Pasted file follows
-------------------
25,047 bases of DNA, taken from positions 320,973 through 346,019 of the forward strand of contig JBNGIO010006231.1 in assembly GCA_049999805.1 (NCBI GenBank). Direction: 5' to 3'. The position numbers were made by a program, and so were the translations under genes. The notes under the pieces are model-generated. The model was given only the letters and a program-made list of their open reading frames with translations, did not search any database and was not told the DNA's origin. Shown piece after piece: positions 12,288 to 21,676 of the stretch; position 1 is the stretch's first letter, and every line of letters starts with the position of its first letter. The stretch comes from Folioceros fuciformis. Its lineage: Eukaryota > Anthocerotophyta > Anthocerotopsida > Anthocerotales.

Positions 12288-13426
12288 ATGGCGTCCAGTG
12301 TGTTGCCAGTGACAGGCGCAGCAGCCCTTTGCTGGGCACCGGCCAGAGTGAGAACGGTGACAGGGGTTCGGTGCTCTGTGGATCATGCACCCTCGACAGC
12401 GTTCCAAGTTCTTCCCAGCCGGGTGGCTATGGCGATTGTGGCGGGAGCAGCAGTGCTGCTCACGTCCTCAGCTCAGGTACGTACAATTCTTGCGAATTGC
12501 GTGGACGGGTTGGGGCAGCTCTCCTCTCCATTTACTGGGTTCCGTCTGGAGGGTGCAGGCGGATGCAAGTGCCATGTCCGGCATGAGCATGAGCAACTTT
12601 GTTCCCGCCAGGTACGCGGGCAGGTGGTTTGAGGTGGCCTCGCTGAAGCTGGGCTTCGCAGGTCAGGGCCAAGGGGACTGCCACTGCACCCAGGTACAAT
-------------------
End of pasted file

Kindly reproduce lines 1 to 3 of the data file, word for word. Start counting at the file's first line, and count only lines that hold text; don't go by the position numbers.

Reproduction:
25,047 bases of DNA, taken from positions 320,973 through 346,019 of the forward strand of contig JBNGIO010006231.1 in assembly GCA_049999805.1 (NCBI GenBank). Direction: 5' to 3'. The position numbers were made by a program, and so were the translations under genes. The notes under the pieces are model-generated. The model was given only the letters and a program-made list of their open reading frames with translations, did not search any database and was not told the DNA's origin. Shown piece after piece: positions 12,288 to 21,676 of the stretch; position 1 is the stretch's first letter, and every line of letters starts with the position of its first letter. The stretch comes from Folioceros fuciformis. Its lineage: Eukaryota > Anthocerotophyta > Anthocerotopsida > Anthocerotales.

Positions 12288-13426
12288 ATGGCGTCCAGTG